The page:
In this blog/article, we will have a detailed study on the results of Surgical Salvage treatment in respective to Anal canal cancer. But, before you See More about this, first, let us understand what is anal cancer. How is it formed?
Sometimes, cancer cells tend to transform into benign or malignant tumours in the tissues of the anus. This tumour causes anal cancer. This anus is located at the bottom of your intestines. It is the opening where your stool leaves the body.
However, reports speak that anal cancer is rarely found in human beings. But, whenever it occurs, it spreads to all parts of the human body. Besides, noncancerous forms of anal cancer also get converted into cancerous in a period.
Anal cancer accounts for only 2 to 4 % of all anorectal neoplasms. In the current scenario, radiotherapy or concomitant chemoradiotherapy is a standard treatment for the patients. They have been quite successful in controlling the disease. However, no randomized study is found yet, which can compare various types of salvage approaches.
Materials and Methods Used
In the year from 1978 to 1994, about 83 patients with biopsy-proven anal canal cancer were treated. They received curative intent at the Cancer Hospital of the Chinese Academy of Medical Sciences (CAMS).
In the treatment, primary radiotherapy was not able to produce any regression of the primary tumour in about 16 patients. So, these 16, including 5 facing a recurrent disease and 11 with a persistent illness, got the treatment of salvage surgery.
Among these 16, 15 patients got External Beam Radiation Therapy (EBRT). This EBRT had a mean dose of 40 Gy(ranging 30 – 75 Gy). One patient thereby received 192Ir sources after the EBRT process. Brachytherapy dose was reported 14 Gy.
But, adjuvant or concomitant chemotherapy was not used with the patients. When primary treatment was finished, these patients were followed up according to a standard protocol.
Let us See More and have a look at some of the results of anal cancer surgery:
Now, 16 patients who were not able to pass the initial therapy, 14 out of them underwent salvage abdominoperineal resection (APR), and the remaining two received transanal local excision. Also, two males received partial prostatic resection. No deaths were reported attributable to operation.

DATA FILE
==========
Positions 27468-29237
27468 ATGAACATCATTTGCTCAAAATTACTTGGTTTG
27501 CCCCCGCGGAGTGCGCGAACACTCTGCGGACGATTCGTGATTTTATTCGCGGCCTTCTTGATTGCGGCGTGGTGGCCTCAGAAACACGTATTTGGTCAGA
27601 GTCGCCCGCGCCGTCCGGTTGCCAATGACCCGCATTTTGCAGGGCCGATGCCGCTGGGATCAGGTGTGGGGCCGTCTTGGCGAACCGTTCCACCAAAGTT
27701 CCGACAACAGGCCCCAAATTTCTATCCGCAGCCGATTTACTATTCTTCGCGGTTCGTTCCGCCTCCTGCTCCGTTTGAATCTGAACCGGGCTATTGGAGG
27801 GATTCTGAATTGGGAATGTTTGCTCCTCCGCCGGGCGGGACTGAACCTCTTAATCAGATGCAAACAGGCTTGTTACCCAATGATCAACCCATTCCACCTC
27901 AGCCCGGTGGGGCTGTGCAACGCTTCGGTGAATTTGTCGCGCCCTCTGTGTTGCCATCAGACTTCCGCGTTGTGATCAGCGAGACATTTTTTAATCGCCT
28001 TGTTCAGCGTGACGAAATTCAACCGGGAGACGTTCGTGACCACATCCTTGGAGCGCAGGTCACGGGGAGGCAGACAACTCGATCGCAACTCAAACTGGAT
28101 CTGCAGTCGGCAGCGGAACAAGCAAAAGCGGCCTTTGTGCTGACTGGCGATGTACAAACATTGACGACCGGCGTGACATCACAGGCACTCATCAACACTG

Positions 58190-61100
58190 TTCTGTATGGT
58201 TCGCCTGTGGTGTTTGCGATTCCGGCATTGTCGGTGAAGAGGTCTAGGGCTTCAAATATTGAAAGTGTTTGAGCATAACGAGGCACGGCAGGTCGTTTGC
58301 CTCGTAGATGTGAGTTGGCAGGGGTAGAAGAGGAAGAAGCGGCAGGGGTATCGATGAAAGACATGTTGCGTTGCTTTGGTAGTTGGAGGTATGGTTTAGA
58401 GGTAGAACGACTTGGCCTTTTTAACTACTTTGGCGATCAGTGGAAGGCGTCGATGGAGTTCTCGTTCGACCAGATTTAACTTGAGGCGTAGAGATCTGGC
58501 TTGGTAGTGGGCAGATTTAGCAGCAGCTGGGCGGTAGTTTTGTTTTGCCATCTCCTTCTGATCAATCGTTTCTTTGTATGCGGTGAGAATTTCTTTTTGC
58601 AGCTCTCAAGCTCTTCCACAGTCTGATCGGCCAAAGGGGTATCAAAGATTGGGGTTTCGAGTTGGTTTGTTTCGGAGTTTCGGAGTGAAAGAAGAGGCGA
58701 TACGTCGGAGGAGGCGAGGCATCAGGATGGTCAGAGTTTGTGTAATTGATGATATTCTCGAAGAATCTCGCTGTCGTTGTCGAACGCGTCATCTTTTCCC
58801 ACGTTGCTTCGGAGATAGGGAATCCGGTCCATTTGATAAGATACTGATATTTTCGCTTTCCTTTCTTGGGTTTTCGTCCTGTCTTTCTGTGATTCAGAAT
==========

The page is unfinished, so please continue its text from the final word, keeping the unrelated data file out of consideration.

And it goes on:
Well, 14 patients had perineal wounds open for a bath. It was considered that the perineal wound should heal within three months. However, the period of 3 months exceeded in case of 8 patients. Also, it took more than six months to heal the wounds of 4 patients, and one patient failed to heal the wound within two years.
Besides that, five patients saw other complications unrelated to perineal wounds, such as one perineal urethral fistula after prostatic resection, one small bowel obstruction treated conservatively, one abdominal wound infection and two nephrocystitis.
Now, the median follow-up time for all patients was 120 (range 5 – 245) months after salvage surgery. With a mean survival time of 16(range 5 – 27) months, nine patients died of disease progression, at the time of the last follow-up. Among these patients, eight patients were presented with persistent disease, and 1 had recurrent disease.
Survivors had a median follow-up time of 173 (range 98 – 245) months, and six patients survived for more than ten years. Initial tumour stage showed 1 out of 7 patients with T2N0M0 died 18 months after resection. However, 8 out of 9 patients with T1-4N2-3M0 disease were not controlled. Also, out of the 16, only one patient was found with a second locoregional disease recurrence and further salvaged with radiotherapy.
In conclusion, salvage APR after radiotherapy can be said to have a high complication rate. But, it can bring a long-time survival in several patients with anal cancer.
Now, since the patients with T4 and N2-3 tumours did not receive much benefit from salvage anal cancer surgery, further investigation is much needed in case of salvage chemoradiotherapy.